One of the most popular requests we get as a tree service is to “prune” trees. When you’re dealing with large, mature trees, pruning can be a general term for many services. It is the arborist’s job to educate his or her customers as to what service they will be performing when pruning is requested.

Very often, a mature tree will be in need of what is known as “crown cleaning“. This describes the removal of dead, weakened, crowding, crossing, and broken branches to allow healthy foliage to thrive. Moreover, crown cleaning removes the most dangerous branches that could pose a hazard to people, vehicles, homes, and other structures during adverse weather events. The more mature a tree is, the more important it is to keep an eye on declining foliage.

As the above graphic illustrates, there are other options besides crown cleaning:

Crown Thinning: Crown thinning is when smaller branches are selectively removed from the upper or outer canopy to restore the tree’s natural shape, and allow more light in to help reinvigorate a tree that might be in some degree of decline. Removing excess small branches will help increase absorption of water and nutrients, as well as provide clearance for an improved view.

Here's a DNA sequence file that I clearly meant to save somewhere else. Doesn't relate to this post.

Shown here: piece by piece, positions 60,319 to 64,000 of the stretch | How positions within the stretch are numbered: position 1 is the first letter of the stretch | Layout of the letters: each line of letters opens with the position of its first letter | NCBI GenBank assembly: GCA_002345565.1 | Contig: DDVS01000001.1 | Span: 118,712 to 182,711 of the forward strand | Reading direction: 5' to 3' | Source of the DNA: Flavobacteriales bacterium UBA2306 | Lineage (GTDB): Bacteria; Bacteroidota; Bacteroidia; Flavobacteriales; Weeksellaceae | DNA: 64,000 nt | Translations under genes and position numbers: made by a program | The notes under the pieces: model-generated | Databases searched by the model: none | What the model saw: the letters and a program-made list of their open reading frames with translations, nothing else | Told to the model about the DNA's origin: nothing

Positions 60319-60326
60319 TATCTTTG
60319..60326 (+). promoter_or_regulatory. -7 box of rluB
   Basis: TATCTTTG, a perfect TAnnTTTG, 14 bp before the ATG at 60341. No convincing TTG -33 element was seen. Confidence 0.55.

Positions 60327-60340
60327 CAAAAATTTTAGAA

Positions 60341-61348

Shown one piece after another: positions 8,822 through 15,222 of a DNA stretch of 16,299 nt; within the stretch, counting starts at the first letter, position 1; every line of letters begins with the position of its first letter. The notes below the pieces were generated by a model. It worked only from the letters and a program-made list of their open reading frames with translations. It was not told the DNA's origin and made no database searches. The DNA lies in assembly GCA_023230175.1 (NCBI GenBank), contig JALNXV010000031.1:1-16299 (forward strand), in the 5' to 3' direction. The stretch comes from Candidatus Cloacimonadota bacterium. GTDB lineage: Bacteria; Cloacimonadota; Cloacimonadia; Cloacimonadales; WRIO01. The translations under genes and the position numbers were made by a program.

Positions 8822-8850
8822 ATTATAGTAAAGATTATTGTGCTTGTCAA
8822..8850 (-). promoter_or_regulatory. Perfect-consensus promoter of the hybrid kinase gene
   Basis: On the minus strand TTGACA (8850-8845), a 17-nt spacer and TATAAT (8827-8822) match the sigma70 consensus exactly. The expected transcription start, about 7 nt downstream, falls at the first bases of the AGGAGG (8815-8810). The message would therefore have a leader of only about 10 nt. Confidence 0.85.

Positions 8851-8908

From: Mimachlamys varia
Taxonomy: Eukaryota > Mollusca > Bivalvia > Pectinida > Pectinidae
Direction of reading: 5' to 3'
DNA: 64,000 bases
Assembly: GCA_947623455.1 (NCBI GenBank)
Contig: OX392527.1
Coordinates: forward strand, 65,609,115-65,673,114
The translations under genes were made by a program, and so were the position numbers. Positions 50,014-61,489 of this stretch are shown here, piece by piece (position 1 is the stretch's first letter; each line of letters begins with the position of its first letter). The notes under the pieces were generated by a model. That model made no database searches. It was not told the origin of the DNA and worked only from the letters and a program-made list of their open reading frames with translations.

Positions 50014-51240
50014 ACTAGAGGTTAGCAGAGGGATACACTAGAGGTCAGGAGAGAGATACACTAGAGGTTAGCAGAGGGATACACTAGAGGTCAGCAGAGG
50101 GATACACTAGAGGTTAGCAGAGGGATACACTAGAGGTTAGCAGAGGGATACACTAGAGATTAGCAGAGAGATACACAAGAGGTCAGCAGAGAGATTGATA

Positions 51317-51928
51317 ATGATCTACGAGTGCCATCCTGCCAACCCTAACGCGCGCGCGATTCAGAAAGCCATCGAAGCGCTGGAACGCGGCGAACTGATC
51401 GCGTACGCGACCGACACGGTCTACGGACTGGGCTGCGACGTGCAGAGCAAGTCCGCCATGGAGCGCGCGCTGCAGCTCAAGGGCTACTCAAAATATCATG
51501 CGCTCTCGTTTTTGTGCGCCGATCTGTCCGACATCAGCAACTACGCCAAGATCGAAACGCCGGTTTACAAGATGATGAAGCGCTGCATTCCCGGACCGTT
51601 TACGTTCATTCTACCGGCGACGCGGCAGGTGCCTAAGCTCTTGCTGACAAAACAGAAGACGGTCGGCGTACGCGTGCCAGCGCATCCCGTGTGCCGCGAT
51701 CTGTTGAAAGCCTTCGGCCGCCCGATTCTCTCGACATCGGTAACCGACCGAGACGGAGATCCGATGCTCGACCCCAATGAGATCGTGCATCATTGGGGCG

Crown Raising: Removing the lower branches of a tree to provide clearance for people, vehicles and to allow in more light, is known as crown raising, or “limbing up” a tree. A crown raising should remove no more than 25 percent of foliage from healthy mature trees.

Crown Reduction: Crown reduction is usually performed when a tree outgrows its intended space. It can sometimes be an appropriate solution depending on the species and growth pattern of the tree. Care should be exercised when performing this type of pruning, as improper crown reduction can leave an otherwise healthy tree prone to disease and decay. It is best performed on young trees, before they become overgrown, rather than mature trees that have been left to grow untended.

Trees that are exhibiting signs of stress or decline may not be good candidates for any of the pruning described here until they are brought back to heath.